In “Iconography of Order and Disorder”, “Process of Rediscovery”, and “Reflections”, Beier and his guests delineate the prevalence and benefits of two vital elements of traditional life: the immeasurable power of women and the place of broadmindedness and wisdom. The women’s leadership acumen constantly impresses Beier while the Olorisa’s open-mindedness leads him to conclude categorically that whereas “…Christian sects fight each other [and] antagonism between Muslims and Christians is on the rise, [Africans] enjoyed ecumenical ideas long before anybody had coined [the] word...” Achebe (“The World is a Dancing Masquerade”) provides an aptly corroborating metaphor for the versatility Beier describes.
Were it possible to distill this volume’s essence, it would be its focus on wisdom as an agent of equilibrium and social harmony—two elusive commodities in today’s world of growing intolerance and tension. As an antidote, Beier recommends “the tolerance of Yoruba religion, its understanding of human weakness, its way of creating harmony, and its respect for the individual. Above all, [Beier puts]…across to any new generation—whether in Asia or Europe—the notion that we become good members of a community, not by obeying a set of abstract laws, but by fulfilling our own potential and developing … [our] talents…”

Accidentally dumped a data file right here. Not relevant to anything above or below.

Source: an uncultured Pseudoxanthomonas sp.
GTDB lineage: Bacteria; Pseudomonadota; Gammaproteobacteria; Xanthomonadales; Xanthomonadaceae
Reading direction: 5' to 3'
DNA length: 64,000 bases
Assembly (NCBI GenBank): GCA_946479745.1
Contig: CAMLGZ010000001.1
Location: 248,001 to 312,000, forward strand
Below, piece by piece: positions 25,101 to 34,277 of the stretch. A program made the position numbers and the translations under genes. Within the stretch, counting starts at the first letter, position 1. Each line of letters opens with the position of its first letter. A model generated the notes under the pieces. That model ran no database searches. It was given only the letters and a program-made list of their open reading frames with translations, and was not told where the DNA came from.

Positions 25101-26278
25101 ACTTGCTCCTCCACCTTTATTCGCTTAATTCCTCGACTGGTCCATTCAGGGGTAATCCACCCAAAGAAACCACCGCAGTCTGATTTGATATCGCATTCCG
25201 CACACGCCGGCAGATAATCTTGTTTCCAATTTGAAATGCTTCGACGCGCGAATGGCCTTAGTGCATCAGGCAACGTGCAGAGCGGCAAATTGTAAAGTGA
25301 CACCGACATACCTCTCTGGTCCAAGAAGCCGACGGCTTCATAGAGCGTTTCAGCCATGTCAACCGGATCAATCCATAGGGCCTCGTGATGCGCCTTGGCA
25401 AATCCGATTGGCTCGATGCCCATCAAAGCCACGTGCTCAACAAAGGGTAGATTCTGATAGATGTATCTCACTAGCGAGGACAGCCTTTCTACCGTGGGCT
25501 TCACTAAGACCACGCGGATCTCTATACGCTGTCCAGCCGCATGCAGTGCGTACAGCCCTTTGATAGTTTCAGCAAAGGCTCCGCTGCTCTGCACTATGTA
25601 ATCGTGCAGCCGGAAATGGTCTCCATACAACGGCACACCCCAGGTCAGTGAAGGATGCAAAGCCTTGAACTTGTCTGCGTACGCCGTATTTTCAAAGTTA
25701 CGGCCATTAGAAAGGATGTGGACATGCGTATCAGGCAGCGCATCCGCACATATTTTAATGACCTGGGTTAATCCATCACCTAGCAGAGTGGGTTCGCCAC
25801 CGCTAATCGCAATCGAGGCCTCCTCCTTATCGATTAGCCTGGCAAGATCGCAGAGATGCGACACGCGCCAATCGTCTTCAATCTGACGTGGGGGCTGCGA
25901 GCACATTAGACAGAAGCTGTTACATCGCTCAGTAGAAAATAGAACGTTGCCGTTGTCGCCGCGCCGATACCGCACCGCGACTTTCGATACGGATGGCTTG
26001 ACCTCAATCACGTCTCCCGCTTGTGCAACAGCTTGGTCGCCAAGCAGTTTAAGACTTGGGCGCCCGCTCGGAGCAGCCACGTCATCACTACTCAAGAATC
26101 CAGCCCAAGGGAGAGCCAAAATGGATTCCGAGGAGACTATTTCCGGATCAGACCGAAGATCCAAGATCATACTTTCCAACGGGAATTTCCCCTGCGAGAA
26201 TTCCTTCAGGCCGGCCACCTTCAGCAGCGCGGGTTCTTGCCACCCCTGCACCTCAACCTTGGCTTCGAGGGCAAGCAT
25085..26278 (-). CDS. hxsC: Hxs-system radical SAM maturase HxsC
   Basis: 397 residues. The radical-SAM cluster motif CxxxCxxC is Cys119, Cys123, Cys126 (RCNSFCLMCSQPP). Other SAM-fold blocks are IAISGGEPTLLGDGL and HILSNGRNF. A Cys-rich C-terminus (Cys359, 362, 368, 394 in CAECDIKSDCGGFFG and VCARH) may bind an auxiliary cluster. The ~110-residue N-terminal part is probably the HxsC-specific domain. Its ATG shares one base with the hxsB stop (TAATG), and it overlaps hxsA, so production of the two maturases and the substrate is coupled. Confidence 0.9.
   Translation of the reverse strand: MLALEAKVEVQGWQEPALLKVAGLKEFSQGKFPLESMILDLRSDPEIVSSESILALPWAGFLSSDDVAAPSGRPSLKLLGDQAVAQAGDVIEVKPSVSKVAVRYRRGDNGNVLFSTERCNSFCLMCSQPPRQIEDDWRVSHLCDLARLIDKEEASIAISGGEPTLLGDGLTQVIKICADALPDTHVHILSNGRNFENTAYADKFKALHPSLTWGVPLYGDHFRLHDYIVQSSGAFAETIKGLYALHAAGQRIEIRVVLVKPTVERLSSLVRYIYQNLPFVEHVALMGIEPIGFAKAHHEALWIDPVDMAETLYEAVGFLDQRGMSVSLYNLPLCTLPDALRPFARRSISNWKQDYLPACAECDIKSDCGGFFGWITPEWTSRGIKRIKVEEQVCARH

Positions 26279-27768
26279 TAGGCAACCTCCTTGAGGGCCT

ABOUT THE EDITOR
REMI OMODELE studied Theater Arts at Ibadan, Lund and UCLA. She has taught and directed plays at Calabar, Osaka Gaidai and U.C. Berkeley where she enjoys occasional stints as Visiting Associate Professor. Some of her essays on Theater Arts have appeared in African Studies Review, Ufahamu, UCLA, The Osaka University of Foreign Studies Journal, Women’s History Review, Routledge Press and Themes in Drama, Cambridge University Press.
Literature, Drama, Anthropology/AFRICA